Hacksaw Ridge (2016)
Good war-films are very disturbing to watch. The dramatic realism of modern digital effects spares little and many audiences will find Hacksaw Ridge (2016) one of the most violent sensory assaults that can be experienced in a cinema. If it were not a true story that celebrates an unusual hero the film could have been accused of a gratuitous display of unrelenting carnage and military triumphalism.
The film plays in two halves: the early life and romance of Army Medic Desmond Doss (Andrew Garfield) and the actual Battle of Hacksaw Ridge. Raised in bible belt Virginia, Doss had a troubled upbringing under an abusive father. A devout Seventh-day Adventist, he swore never to commit violence or even carry a weapon but felt duty-bound to enlist in the Army. Not long after meeting the one love of his life, nurse Dorothy Schutte (Teresa Palmer), he enlisted with the belief that he could serve his God unarmed and without killing enemy soldiers.
Branded a coward and bullied to leave, he was eventually granted conscientious objector status and became one of the troops sent to capture Hacksaw Ridge in the Battle of Okinawa of May 1945. While the assault was forced to retreat under overwhelming enemy fire, Doss remained behind and single-handedly evacuated 75 casualties, lowering them by rope from an escarpment over 100 metres high. The Ridge was eventually captured and Doss became one of the most decorated heroes of World War II.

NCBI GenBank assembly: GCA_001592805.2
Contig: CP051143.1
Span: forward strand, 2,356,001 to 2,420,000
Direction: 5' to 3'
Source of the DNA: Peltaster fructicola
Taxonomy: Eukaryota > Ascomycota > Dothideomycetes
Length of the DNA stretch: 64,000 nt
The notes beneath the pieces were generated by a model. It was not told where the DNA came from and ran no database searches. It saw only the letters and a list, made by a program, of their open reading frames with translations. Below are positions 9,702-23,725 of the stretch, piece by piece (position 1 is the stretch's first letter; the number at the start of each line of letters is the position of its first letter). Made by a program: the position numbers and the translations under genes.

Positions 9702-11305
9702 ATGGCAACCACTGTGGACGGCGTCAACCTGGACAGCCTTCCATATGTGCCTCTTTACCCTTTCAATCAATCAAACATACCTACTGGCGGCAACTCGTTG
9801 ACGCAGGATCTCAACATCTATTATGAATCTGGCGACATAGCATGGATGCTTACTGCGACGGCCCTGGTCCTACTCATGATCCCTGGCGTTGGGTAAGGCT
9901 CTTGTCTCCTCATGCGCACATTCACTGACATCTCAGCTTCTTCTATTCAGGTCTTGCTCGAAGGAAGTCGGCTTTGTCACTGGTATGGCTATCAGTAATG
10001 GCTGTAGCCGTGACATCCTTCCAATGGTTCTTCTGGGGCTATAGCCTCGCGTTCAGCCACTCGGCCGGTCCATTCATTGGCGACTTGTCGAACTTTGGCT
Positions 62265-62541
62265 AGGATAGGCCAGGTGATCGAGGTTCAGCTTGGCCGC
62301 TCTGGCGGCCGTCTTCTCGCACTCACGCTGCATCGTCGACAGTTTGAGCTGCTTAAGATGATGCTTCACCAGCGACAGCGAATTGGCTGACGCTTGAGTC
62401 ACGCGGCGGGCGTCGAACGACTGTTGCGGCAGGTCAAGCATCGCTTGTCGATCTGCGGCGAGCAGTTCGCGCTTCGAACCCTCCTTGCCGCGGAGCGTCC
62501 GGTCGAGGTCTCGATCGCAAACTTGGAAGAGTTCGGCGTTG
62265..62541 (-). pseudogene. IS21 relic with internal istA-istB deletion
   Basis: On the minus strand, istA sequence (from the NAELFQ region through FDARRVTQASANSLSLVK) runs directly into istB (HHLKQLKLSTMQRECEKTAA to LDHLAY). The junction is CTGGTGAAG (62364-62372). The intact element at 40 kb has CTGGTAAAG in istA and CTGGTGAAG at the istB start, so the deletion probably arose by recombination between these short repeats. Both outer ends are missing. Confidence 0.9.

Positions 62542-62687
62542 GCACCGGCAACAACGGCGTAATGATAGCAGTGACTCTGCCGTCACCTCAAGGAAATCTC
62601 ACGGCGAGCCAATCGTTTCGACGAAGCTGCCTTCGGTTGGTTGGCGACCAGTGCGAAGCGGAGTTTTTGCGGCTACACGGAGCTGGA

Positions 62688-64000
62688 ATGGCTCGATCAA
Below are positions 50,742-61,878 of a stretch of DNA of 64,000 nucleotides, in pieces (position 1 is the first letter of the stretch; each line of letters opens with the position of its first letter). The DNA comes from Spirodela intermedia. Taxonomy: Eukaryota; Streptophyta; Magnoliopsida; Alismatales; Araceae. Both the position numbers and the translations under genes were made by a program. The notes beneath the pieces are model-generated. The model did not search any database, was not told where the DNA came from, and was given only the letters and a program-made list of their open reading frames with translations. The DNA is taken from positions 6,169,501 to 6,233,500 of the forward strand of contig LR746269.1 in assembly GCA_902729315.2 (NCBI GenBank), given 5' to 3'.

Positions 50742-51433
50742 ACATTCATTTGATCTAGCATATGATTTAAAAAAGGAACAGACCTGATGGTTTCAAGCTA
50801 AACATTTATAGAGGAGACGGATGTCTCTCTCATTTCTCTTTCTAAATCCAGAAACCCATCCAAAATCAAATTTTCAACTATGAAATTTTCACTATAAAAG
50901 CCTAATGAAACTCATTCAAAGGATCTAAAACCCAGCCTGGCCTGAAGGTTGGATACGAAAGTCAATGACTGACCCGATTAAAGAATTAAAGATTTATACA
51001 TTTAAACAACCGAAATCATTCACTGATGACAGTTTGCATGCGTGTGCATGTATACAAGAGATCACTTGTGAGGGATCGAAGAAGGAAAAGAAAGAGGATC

The heroism depicted in this story is of such an extraordinary magnitude that it can easily overwhelm any consideration of the film’s merits. With an uncomplicated and factual narrative arc, the story rests on two pillars: acting and filming. On both scores, this film deserves high praise. While the early life and romance chapter drifts towards melodrama, Garfield is cast to perfection as the wide-eyed and straight talking man of unshakeable principle and Palmer convincingly plays his adorable emotional anchor. Together with a strong support cast that includes several big-name stars, this is a powerful ensemble that carries the story convincingly.
The most outstanding element of this film, however, is its powerhouse hyper-realistic cinematography and spectacular set constructions that relentlessly convey the brutality of war. While it is an outstanding technical production, giving spectacle precedence over narrative is the film’s Achilles Heel. One or maybe a few helmeted heads shredded or bodies bayonetted can convey much, but twenty deadens the senses. If ever there was a case where less could have been more, this is it. Otherwise this is a gripping film with forceful storytelling about a remarkable war hero.
Director: Mel Gibson
Stars: Andrew Garfield, Teresa Palmer, Sam Worthington